Jeniferever – Silesia
By: Brett Spaceman
Real drama. Real emotions.
Jeniferever’s debut long player wasn’t quite the first record I ever reviewed (almost) but it was the first to make the rapid transition from review stack into my own personal collection. (See my ‘Albums of the Decade’ feature) The Swede’s are now onto their third album and are starting to look peerless. Writers (myself included) have compared them to Sigur Ros and Appleseed Cast, tremendous bands both, but Jeniferever are moving on now. Moving beyond.
If you haven’t heard them, Jeniferever belong to a clutch of clever bands (iLiKETRAiNS, Redjetson and The Twilight Sad, etc) who realised post-rock had a terrific sound but that vocals and lyrics offer too much to let go with. So yeah we get the epic, sweeping, glacial guitars you might expect of a Scandinavian act only as a backdrop to some of the most emotionally overwhelming material imaginable. Jeniferever have a song (from a previous album) called ‘Ring Out The Grief’ and that’s a perfect summary of what they do. The sadness chimes out. Riding the crest of Jeniferever’s latest outpourings come oh so familiar themes – contemplation leading to crushing realisation, escaping bad memories, and then having to go back. Gut wrenching material.
“Through the darkest hours I will hold your hand”
Because they are progressive (with a small p) one might be tempted to compare Jeniferever with Mew. I enjoy the Danes but Jeniferever hit much more powerfully. In terms of effect they are more akin to Joy Division or Cocteau Twins. Successive Jeniferever albums have become rather like episodes of Half Life. You know there will be beautiful, epic sequences but you also know there will be passages which are tough to negotiate. The latest album Silesia is no different. Indeed, there are times when I’m not sure Silesia isn’t their most challenging record so far. Other moments make a mockery of this notion. ‘Deception Pass’ explodes with incandescent violence while ‘The Beat Of Our Own Blood’ is probably the catchiest track in their career to date.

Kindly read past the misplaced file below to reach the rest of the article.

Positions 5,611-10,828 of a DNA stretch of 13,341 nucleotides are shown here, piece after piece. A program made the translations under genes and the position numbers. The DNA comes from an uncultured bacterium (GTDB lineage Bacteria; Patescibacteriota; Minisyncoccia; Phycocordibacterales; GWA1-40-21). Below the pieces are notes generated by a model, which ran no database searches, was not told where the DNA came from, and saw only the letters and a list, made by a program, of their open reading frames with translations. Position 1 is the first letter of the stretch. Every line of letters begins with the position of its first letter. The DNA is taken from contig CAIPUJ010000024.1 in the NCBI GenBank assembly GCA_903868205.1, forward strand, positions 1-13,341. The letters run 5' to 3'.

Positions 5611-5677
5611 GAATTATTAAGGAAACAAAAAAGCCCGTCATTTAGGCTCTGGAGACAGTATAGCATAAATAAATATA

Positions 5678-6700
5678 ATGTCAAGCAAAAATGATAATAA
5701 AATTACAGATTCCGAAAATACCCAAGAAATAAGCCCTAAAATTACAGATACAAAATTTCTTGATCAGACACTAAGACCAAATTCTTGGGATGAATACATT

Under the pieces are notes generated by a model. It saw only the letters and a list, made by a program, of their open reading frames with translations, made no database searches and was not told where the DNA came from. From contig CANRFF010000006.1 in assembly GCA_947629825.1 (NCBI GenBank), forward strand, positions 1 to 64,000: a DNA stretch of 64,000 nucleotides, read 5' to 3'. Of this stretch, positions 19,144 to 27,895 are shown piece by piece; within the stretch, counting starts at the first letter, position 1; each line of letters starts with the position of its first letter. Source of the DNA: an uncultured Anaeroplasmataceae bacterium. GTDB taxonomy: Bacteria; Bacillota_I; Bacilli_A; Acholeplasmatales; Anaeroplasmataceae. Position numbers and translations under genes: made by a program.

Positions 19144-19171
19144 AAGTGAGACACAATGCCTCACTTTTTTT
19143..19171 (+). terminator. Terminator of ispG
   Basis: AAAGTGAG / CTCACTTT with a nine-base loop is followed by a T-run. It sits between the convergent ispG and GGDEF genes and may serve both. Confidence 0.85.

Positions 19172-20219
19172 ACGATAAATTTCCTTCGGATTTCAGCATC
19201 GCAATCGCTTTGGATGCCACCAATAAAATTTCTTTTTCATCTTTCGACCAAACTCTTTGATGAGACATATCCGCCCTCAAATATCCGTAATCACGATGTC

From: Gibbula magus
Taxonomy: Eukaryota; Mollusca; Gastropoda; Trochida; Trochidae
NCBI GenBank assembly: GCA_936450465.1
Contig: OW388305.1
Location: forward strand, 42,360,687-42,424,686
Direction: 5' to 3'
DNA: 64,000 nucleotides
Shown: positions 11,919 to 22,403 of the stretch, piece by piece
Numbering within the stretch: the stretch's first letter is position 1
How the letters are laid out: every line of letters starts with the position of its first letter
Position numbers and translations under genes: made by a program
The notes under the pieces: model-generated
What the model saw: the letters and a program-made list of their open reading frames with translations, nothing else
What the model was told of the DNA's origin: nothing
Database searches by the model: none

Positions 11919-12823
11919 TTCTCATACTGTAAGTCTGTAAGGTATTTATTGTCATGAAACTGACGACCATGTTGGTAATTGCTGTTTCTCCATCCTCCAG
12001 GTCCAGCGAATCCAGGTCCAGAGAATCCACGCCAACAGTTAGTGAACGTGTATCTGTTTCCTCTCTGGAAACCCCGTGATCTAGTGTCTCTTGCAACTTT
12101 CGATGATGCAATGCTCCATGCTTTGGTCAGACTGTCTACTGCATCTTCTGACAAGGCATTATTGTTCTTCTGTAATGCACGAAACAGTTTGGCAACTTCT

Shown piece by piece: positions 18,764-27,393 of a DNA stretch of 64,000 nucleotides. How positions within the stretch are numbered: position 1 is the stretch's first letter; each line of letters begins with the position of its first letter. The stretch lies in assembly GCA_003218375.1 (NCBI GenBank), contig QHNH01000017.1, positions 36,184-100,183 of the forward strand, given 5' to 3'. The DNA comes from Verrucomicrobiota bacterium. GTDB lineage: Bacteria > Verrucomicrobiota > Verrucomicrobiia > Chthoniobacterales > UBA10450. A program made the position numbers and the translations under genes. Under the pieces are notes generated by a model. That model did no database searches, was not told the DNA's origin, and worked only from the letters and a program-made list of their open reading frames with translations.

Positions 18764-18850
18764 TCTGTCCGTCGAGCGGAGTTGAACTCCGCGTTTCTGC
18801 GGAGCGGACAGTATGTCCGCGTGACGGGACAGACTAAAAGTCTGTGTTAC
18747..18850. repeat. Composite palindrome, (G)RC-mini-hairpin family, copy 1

A pattern quickly emerges where the odd-numbered tracks are accessible whilst the even numbered ones meander. This pattern is consistent until we approach the albums end when it kind of folds back over itself with ‘Dover’ sparkling and ‘Hearths’ sprawling all over the place.
At least that’s what I used to think. Umpteen plays later I’m getting the impression Silesia may be the sleeper Jeniferever album – the one that gets re-appraised as a ‘classic’ in years to come. I’m still in love with those ‘odd’ numbers but the ‘evens’ are starting to make sense. Songs that seemed to just ebb and flow begin to swell. Begin to surge.
Once in a while a band comes along which reminds us of the true, emotionally waste-laying, power of music. We all lead 100 mph lives and our attention spans have been shot to pieces but Jeniferever will never pander to this. Epic, astonishing and masterful, they are no quick fix. Their music demands as much from us as we should from the artists we hold most dearly.
And on Silesia, those that give… shall receive.
Silesia is released on Monotreme Records, April 11th.